Crystallization is one of the most ancient and interdisciplinary topics of research known to mankind. Crystals can be organic or inorganic and may be produced from melts, liquid solutions, vapors or even in solid state. Notwithstanding its inherently high complexity, the crystallization process is part of our everyday lives, from ice making in our homes to the most state-of-the-art chemical and electronic industry.
The book “Holograms –Recording Materials and Applications” comprises five sections.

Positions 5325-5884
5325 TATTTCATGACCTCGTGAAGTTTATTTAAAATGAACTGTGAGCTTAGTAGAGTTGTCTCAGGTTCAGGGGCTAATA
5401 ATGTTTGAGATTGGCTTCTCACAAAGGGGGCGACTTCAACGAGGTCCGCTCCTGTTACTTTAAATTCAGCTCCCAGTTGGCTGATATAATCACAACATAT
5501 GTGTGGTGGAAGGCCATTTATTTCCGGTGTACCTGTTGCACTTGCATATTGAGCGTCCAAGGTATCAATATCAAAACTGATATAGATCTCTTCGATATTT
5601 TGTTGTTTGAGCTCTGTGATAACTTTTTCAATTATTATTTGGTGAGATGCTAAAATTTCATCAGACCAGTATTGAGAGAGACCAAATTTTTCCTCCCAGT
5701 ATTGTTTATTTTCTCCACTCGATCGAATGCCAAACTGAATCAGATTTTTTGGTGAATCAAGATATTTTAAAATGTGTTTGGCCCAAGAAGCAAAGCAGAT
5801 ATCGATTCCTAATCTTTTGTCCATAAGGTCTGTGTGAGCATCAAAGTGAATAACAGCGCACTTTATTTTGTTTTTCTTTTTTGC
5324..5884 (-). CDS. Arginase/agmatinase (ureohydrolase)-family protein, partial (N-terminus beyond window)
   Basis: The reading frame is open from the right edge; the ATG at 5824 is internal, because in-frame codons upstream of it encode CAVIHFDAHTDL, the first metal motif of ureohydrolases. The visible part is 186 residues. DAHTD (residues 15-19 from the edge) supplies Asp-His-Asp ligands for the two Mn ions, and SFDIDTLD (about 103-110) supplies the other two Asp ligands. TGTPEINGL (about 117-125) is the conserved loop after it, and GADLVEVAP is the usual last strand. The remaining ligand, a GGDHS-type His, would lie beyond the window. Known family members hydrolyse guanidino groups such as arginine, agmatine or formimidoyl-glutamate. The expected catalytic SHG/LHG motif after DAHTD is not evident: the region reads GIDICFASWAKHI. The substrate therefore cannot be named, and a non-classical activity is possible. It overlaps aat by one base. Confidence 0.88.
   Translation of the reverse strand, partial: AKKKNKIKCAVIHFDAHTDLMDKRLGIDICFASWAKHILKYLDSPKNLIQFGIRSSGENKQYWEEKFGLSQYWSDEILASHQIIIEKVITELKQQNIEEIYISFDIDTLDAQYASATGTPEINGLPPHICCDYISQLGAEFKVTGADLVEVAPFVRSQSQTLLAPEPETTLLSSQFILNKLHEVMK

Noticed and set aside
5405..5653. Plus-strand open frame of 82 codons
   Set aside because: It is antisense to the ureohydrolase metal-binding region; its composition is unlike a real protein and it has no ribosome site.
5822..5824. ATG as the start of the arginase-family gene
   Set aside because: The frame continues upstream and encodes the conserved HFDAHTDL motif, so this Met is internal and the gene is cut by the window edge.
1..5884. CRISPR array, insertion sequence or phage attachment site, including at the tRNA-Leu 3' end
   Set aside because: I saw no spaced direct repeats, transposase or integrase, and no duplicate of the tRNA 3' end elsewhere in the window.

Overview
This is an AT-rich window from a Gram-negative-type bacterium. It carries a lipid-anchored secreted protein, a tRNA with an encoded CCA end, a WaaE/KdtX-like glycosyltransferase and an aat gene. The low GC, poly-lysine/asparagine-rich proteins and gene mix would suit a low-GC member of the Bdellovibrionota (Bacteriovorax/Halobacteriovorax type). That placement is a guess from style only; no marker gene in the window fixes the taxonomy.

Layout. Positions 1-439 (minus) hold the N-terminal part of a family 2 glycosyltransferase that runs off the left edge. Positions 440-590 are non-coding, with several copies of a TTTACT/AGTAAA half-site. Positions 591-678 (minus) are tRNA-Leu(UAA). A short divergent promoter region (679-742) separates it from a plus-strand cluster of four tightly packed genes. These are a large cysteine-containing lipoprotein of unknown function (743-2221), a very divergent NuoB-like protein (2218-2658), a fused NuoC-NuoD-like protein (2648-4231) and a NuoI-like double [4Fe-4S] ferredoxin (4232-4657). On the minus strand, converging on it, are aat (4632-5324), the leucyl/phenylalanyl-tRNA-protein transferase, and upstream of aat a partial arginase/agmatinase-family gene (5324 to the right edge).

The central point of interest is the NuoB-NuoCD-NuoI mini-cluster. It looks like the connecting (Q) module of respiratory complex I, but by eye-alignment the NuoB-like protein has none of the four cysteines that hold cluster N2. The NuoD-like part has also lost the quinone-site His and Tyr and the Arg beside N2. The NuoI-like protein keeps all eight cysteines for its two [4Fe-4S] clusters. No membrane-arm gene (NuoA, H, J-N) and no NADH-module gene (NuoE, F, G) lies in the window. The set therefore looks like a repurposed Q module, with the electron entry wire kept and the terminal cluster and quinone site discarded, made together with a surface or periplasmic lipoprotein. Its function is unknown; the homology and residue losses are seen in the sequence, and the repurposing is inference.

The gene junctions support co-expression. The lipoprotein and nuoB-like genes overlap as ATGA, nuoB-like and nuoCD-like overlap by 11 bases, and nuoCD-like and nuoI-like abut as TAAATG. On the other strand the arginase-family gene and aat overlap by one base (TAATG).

The first section has eight chapters on holographic recording materials including ionic
liquids in photopolymerisable materials (Chapter 1), Norland optical adhesive 65® as
holographic material (Chapter 2), porous glass and polymer nanocomposite (Chapter 3),
amorphous chalcogenide films (Chaper 4), azo-dye containing materials (Chapter 5 and
6) and photochromic materials (Chapter 7 and 8). The remaining four sections are
dedicated to a variety of holographic applications....